Ocado Faces Tech Patent Infringement Suit
AutoStore, a Norway-based provider of automated storage and retrieval systems (AS/RS), has filed patent infringement lawsuits in the United States and the United Kingdom against e-grocer Ocado Group Plc.
AutoStore has filed complaints with the U.S. International Trade Commission, seeking an exclusion order preventing the importation of U.K.-based Ocado’s infringing products into the United States; the U.S. District Court for the Eastern District of Virginia, seeking an injunction against, among other things, the manufacture, sale, and use of Ocado’s infringing products, as well as monetary damages for Ocado’s past and ongoing infringement of AutoStore’s intellectual property; and the High Court of England and Wales, seeking, among other remedies, an injunction barring the manufacture, sale and use of Ocado’s infringing products in the United Kingdom, as well as monetary damages.
The suits seek court orders barring Ocado and its U.K. partner Tharsus Group from manufacturing, importing, using and selling technology that infringes AutoStore’s patents, as well as monetary damages. These moves could potentially jeopardize Ocado’s plans to launch its platform in the United States with Cincinnati-based grocer Kroger, with which the e-grocer is planning to roll out up to 20 customer fulfillment centers (CFCs) and perhaps even its already live partnership with Canadian food retailer Sobeys, although to date, no lawsuit has been filed against Ocado in Canada.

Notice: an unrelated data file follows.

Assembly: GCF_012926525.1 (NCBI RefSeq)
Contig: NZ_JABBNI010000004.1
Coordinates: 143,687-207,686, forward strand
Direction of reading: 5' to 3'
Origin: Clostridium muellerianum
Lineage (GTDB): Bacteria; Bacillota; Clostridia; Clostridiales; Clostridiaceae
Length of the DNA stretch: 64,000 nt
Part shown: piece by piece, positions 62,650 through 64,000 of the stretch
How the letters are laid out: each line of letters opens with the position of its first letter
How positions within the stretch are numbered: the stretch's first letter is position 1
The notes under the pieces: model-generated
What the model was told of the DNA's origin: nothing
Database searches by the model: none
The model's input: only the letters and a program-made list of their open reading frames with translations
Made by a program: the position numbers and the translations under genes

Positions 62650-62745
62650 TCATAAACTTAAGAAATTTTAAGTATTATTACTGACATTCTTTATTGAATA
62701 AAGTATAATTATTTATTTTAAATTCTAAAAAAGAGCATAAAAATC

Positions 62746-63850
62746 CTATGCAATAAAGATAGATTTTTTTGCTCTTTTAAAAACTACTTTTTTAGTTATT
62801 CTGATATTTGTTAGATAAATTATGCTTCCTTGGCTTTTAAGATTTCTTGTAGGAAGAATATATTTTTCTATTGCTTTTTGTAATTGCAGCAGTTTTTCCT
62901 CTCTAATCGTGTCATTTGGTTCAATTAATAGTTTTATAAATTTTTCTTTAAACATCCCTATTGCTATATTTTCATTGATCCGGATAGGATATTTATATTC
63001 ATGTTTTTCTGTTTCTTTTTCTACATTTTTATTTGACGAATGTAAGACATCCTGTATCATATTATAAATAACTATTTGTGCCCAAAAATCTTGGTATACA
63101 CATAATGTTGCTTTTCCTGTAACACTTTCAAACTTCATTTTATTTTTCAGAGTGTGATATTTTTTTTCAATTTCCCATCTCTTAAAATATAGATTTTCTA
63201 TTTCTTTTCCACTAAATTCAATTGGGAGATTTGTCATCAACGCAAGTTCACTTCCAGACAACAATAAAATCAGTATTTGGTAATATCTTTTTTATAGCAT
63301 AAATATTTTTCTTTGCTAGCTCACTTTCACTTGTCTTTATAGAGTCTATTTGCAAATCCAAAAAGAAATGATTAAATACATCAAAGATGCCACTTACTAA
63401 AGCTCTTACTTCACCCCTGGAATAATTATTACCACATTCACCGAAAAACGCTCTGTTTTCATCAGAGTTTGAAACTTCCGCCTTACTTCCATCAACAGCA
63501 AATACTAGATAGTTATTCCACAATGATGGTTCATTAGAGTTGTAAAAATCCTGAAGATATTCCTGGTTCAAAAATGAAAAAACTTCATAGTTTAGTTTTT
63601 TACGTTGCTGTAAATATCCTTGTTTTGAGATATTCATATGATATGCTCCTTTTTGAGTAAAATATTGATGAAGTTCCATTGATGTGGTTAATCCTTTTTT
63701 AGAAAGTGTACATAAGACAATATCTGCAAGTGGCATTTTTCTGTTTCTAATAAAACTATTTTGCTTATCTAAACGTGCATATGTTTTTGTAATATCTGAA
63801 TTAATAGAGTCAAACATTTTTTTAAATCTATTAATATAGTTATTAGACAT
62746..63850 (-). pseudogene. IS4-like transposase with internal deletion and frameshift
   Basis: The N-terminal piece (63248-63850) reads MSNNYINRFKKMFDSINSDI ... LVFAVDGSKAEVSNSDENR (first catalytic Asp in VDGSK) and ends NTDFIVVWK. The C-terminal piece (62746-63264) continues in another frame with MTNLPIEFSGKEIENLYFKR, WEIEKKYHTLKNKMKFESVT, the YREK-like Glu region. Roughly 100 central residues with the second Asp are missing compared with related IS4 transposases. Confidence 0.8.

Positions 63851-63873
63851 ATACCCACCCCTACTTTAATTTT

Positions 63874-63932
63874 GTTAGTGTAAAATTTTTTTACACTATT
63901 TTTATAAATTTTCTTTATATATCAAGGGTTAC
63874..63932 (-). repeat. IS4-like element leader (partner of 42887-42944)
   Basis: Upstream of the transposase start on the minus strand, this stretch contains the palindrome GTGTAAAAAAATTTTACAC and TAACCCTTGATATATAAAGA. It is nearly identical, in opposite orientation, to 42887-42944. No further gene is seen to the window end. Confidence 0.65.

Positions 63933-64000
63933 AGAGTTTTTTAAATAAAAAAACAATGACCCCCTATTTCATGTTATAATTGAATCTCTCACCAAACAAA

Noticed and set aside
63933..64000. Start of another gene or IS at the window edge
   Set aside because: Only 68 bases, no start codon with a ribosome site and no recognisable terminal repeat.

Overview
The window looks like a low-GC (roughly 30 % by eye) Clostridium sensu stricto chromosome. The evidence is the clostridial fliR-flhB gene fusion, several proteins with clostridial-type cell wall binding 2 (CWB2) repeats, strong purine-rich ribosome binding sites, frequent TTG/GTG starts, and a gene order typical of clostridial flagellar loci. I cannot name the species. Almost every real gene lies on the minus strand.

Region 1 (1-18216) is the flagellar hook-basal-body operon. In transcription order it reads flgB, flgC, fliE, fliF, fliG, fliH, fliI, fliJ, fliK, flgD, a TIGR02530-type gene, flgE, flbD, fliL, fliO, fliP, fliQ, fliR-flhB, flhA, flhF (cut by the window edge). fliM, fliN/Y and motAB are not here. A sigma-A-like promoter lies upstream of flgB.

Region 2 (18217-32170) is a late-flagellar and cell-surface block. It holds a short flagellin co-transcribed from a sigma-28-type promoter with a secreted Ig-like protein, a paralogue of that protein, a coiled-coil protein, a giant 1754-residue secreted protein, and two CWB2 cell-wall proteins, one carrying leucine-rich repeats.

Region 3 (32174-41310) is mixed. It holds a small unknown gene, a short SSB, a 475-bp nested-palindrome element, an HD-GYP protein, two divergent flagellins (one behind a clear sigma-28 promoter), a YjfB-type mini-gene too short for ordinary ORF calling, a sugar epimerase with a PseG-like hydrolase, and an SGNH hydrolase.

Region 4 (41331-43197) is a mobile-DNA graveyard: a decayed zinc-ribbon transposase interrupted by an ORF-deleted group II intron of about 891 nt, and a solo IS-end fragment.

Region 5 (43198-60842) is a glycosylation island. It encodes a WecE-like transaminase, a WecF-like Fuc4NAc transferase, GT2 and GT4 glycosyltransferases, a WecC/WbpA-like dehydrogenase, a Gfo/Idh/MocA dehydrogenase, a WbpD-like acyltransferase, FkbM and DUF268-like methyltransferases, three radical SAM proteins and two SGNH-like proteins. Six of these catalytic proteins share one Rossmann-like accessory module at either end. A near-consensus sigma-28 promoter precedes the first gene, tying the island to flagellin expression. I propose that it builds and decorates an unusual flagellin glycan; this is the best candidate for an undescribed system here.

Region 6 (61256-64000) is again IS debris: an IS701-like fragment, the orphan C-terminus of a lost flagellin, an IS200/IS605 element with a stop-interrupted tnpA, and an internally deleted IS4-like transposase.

“Since 1996, AutoStore has developed and pioneered technology that has revolutionized retail storage and order fulfillment, and is driving the growth of online retail,” said Karl Johan Lier, CEO and president of Nedre Vats, Norway-based AutoStore. “Our ownership of the technology at the heart of Ocado’s warehousing system is clear. We will not tolerate Ocado’s continued infringement of our intellectual property rights in its effort to boost its growth and attempt to transform itself into a global technology company.”
AutoStore’s automated storage and retrieval systems are used by warehouse owners and operators. AutoStore currently supports more than 500 installations and 18,000 robots in 30 countries, serving such markets as grocery, health care and aviation for customers that include ASDA in the United Kingdom, Best Buy in the United States, and Lufthansa in Germany. Ocado is also an AutoStore customer, having first purchased the company’s technology in 2012.
According to AutoStore, Ocado used AutoStore’s AS/RS intellectual property, including its storage system and robots, to create the Ocado Smart Platform (OSP), on which its business is based. This technology is deployed in Ocado’s CFCs for its own online grocery business and for that of its customers, including Kroger.
The suits further allege that Ocado’s OSP infringes several AutoStore patents, among them those relating to the fundamental central cavity design of the AS/RS robots; the arrangement of the lifting mechanism that enables those robots to lift and place bins in their cavities; and the robots’ in-wheel motors.
A Norwegian court has already found that AutoStore is entitled to ownership of its patents covering the robots’ central cavity technology.
Cincinnati-based Kroger employs nearly half a million associates who serve 9 million-plus customers daily through a seamless digital shopping experience and 2,757 retail food stores under a variety of banner names. The company is No. 3 on The PG 100, Progressive Grocer’s 2020 list of the top food and consumable sretailers in North America. Stellarton, Nova Scotia-based Sobeys Inc. is No. 21 on PG's list.